In the imprecise probabilities framework we represent one’s belief state as a set of precise probabilities. This paper considers the following rather natural principle to tell us about what imprecise options an imprecise probability recommends:
Imprecise Recommendation: What a set recommends is the set of what the individuals recommend.
We will show that this principle has a number of desirable consequences for the imprecise probabilist once we tie it with accuracy-theoretic considerations.
It allows for a picture of accuracy for the imprecise where any imprecise probability recommends itself, and we can obtain arguments for various principles of rationality such as Imprecise Probabilism and Imprecise Conditionalization. It can also allow for some rationally permissible options in certain scenarios which have formed a challenge case for accuracy-theory, or more generally for rationality considerations. In such scenarios, which bear a close relationship to the liar paradox, any precise probability undermines itself, but by using Imprecise Recommendation, we see that imprecise probabilities can be self-recommending, and thus candidates for rationally permissible options.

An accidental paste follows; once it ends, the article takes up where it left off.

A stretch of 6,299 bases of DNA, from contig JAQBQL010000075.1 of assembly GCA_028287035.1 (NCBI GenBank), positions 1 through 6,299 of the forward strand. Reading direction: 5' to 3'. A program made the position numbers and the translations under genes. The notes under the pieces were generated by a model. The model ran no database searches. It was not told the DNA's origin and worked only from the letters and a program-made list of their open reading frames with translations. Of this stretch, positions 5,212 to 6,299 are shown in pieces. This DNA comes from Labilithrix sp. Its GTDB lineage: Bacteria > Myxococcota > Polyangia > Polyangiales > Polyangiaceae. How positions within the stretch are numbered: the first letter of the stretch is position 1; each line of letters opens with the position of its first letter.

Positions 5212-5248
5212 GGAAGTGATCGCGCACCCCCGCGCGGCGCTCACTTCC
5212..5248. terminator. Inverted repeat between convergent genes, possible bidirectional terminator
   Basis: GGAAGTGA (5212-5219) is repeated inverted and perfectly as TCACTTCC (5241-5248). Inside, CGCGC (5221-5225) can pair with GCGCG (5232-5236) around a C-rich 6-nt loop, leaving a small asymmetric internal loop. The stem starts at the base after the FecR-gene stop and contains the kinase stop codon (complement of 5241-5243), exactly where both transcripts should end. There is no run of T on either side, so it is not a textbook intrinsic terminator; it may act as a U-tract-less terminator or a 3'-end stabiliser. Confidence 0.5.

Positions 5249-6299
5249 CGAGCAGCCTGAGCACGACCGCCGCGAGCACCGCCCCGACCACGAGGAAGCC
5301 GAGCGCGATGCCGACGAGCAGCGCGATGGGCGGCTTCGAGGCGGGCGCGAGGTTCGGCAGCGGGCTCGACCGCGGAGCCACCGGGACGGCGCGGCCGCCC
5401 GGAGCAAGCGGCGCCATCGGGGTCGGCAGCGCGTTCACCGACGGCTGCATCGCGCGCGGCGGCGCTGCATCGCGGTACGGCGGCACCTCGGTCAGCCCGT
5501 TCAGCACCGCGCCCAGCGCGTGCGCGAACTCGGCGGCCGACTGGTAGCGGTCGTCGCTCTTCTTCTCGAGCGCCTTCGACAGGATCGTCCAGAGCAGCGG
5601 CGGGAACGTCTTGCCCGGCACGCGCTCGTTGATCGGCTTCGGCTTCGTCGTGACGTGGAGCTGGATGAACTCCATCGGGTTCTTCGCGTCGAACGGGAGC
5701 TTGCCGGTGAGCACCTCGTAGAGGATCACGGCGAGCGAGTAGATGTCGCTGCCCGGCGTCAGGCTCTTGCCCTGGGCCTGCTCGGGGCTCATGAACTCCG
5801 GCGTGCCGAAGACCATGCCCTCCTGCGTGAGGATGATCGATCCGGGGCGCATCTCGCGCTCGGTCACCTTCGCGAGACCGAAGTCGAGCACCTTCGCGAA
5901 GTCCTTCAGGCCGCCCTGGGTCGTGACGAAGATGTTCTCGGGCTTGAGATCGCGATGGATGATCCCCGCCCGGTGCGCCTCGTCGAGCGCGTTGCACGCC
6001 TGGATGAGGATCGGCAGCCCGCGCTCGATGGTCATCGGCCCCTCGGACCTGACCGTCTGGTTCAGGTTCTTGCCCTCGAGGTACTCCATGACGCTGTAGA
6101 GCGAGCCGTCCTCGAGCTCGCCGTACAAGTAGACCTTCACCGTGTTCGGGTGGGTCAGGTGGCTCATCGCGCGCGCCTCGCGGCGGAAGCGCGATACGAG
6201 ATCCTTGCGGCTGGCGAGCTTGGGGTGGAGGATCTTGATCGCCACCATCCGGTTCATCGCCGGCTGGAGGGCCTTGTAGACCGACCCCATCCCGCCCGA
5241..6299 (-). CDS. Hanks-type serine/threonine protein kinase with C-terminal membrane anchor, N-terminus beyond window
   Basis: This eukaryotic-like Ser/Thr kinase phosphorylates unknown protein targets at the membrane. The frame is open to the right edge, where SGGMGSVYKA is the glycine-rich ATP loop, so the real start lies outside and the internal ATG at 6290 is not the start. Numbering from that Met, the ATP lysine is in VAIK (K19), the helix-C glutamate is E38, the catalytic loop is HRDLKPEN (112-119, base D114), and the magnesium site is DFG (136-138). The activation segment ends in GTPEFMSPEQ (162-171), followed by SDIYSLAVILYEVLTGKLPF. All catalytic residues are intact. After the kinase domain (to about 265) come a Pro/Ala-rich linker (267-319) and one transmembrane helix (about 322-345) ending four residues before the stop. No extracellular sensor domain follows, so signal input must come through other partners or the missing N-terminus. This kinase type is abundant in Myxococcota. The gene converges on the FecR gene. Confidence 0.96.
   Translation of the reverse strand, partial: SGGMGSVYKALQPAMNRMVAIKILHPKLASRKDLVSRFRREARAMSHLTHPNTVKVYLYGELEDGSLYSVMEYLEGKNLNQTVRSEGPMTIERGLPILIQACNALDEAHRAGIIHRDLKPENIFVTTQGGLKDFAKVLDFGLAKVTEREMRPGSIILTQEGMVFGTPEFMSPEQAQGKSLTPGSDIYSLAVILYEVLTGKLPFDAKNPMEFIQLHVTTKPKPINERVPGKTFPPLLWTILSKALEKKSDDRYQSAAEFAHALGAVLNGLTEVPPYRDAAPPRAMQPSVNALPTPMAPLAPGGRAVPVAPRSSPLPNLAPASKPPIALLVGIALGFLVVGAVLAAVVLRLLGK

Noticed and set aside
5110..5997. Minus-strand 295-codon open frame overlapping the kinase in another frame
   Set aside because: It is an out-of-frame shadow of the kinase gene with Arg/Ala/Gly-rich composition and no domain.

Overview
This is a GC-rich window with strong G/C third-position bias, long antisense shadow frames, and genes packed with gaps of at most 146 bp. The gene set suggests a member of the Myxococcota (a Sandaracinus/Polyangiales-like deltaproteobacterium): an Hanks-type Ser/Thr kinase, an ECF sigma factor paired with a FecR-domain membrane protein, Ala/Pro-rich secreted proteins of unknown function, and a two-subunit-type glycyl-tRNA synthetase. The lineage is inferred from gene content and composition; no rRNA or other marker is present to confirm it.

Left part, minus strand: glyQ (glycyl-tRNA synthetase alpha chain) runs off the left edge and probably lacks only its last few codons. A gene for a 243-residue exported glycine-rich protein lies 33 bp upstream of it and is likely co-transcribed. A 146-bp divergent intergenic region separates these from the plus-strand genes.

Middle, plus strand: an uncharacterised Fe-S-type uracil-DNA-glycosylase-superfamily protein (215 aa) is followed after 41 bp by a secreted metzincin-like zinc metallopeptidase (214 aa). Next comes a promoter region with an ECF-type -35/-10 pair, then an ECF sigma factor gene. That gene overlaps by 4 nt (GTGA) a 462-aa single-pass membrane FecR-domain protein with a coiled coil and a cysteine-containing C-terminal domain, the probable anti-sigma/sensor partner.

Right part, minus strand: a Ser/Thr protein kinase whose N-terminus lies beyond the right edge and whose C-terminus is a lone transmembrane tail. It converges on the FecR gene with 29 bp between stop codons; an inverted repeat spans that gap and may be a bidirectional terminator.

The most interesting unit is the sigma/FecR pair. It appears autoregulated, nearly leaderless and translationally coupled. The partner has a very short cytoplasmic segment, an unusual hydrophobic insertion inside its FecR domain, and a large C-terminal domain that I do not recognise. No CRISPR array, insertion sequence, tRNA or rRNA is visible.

We also give some kind of justification to Imprecise Recommendation by providing a story thinking about the imprecise credence as a group, or credal-committee, where each committee member (precise probability) has opinions about what is better or worse, and they come together to make a decision on which groups are better and worse.